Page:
The Motion of Mars: Part 2
Last week we discussed how Mars periodically exhibits retrograde motion, where the planet moves east to west relative to the background stars instead of its more typical west to east motion. Understanding why Mars undergoes this motion has been a challenge for hundreds of years. One of the first people to present a mathematical theory for the motions of the Sun, Moon, and planets was Claudius Ptolemy, who was thought to have lived from 85 – 165 AD. Ptolemy’s motion of the planets was a sophisticated mathematical model to fit observational data, which included an explanation for retrograde motion. He suggested that the planets moved in relatively small circles, called epicycles, and these epicycles then traveled in a circular orbit around the Earth. This “small circular motion on top of a bigger circular motion” physically produces an occasional ‘backwards loop’ that would be seen as retrograde motion. The analogy for this motion is the old Spirograph drawing game of the past. So Ptolemy thought the retrograde motion of Mars was actual motion, but he provided no explanation for why it was moving like this; only that it was. His theory of planetary motion, for Mars and all the other planets, was not superseded for over a millennium until Nicolaus Copernicus presented his Sun-centered theory in 1543. While Copernicus was not a revolutionist, his theory was revolutionary and is considered one of the great products of the Renaissance.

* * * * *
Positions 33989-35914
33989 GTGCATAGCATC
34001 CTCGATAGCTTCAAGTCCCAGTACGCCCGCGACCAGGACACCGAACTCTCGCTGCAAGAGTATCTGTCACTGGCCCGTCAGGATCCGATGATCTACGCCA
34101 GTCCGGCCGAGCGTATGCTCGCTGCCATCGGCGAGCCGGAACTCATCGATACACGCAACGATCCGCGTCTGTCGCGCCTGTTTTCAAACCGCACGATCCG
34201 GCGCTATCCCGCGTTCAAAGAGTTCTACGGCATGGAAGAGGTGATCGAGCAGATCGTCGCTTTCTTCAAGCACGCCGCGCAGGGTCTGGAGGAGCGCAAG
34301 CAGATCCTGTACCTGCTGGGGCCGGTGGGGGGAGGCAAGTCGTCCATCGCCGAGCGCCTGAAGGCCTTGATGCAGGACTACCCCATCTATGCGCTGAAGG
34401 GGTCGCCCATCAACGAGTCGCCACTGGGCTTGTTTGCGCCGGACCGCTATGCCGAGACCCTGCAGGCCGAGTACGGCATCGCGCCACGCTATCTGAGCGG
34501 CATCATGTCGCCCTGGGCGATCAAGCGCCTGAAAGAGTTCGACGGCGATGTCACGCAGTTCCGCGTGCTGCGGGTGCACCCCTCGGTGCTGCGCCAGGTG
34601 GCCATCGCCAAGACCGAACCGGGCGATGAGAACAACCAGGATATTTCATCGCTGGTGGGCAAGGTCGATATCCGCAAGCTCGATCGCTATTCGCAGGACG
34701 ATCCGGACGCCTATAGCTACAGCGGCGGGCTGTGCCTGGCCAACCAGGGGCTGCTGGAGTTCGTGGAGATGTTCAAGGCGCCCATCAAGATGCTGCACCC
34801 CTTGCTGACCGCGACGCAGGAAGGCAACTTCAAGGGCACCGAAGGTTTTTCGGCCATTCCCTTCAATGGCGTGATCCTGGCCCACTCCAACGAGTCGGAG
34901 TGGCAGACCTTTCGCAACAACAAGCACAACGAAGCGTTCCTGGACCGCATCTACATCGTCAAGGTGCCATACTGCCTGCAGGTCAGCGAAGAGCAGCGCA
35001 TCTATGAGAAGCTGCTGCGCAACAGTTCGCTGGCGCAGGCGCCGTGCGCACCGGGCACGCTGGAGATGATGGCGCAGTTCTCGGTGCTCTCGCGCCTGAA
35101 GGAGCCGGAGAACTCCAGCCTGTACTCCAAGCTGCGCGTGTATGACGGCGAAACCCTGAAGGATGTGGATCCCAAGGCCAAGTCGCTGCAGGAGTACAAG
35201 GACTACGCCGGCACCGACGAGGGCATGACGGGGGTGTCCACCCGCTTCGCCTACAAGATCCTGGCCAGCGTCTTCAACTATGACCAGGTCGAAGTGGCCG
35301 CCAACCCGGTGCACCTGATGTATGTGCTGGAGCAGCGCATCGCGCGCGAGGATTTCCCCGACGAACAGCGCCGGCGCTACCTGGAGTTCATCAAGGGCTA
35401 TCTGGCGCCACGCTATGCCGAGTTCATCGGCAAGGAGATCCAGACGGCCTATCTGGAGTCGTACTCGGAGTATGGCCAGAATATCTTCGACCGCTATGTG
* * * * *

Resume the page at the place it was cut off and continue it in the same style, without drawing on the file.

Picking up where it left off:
Next week we will continue this astronomical tale of how the motion of Mars arguably sparked the origin of modern astronomy and science.
Follow your curiosity to the Fred G. Dale Planetarium at Wayne State College.